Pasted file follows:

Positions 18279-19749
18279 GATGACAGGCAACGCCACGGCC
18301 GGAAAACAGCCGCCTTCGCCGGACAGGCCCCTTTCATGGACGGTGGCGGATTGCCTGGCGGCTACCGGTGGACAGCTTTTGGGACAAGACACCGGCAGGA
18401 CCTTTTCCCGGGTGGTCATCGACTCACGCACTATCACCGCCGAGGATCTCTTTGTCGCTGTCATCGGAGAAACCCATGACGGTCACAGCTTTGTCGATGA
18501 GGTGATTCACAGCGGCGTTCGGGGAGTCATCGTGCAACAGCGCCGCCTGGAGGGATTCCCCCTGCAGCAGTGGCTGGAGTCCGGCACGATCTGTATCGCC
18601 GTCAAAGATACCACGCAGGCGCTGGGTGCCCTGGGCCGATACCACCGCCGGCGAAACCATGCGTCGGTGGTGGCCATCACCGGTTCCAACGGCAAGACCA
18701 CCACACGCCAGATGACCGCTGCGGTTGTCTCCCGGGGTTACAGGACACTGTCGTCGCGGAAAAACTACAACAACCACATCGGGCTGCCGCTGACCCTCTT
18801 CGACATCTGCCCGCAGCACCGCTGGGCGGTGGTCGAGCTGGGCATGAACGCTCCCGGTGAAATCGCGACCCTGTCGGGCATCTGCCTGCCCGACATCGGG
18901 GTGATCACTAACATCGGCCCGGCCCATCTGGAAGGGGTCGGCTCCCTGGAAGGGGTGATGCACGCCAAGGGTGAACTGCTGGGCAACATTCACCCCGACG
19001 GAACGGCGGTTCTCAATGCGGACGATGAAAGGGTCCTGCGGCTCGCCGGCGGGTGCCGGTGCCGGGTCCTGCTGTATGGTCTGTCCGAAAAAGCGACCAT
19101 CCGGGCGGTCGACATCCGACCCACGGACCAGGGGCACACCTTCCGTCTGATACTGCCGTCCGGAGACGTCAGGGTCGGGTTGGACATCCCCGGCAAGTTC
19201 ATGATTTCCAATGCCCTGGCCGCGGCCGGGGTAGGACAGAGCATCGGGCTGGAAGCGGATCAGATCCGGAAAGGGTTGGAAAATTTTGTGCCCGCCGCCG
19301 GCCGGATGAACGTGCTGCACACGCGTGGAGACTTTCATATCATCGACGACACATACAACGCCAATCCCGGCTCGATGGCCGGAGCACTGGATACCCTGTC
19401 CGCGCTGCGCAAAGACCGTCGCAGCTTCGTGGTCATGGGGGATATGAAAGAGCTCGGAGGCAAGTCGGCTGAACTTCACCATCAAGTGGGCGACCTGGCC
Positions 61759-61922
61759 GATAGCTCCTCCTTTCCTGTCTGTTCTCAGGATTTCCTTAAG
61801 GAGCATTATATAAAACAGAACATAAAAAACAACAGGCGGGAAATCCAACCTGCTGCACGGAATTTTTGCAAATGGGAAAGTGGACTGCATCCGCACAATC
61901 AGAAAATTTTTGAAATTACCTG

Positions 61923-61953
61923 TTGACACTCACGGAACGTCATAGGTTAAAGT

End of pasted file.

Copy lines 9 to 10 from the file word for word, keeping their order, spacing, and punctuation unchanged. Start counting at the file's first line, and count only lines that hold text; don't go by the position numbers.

18901 GTGATCACTAACATCGGCCCGGCCCATCTGGAAGGGGTCGGCTCCCTGGAAGGGGTGATGCACGCCAAGGGTGAACTGCTGGGCAACATTCACCCCGACG
19001 GAACGGCGGTTCTCAATGCGGACGATGAAAGGGTCCTGCGGCTCGCCGGCGGGTGCCGGTGCCGGGTCCTGCTGTATGGTCTGTCCGAAAAAGCGACCAT